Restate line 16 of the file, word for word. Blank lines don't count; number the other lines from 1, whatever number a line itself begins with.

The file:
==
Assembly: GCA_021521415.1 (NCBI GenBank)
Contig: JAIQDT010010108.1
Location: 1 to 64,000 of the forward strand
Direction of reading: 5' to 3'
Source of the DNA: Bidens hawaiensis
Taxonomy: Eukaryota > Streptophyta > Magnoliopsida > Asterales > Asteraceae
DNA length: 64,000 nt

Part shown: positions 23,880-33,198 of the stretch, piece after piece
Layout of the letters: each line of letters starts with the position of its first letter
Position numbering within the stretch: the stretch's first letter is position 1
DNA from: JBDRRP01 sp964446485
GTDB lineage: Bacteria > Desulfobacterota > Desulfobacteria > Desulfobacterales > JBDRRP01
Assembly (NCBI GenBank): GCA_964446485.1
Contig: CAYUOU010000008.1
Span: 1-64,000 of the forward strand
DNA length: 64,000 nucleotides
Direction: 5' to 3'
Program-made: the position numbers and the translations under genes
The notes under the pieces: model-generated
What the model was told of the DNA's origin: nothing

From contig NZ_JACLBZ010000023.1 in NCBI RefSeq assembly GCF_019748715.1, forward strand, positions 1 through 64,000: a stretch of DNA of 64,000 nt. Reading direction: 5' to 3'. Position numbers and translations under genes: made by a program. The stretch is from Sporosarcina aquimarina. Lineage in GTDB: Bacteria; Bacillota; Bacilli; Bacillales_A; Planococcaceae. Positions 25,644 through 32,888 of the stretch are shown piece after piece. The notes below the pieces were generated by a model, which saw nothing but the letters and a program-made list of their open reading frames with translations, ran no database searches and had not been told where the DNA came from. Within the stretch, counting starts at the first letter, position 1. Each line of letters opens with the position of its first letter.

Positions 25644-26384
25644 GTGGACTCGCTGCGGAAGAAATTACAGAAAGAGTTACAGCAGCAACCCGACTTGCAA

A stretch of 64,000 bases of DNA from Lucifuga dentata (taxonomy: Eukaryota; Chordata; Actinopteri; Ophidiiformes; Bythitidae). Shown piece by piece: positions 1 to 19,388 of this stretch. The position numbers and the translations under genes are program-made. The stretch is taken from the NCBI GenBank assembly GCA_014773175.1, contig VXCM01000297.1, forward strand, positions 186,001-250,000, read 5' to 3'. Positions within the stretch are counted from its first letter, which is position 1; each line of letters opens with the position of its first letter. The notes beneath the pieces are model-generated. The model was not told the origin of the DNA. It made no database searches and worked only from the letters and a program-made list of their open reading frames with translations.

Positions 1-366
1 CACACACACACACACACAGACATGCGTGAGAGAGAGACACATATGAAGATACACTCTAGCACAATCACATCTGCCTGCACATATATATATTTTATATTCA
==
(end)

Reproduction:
DNA length: 64,000 nucleotides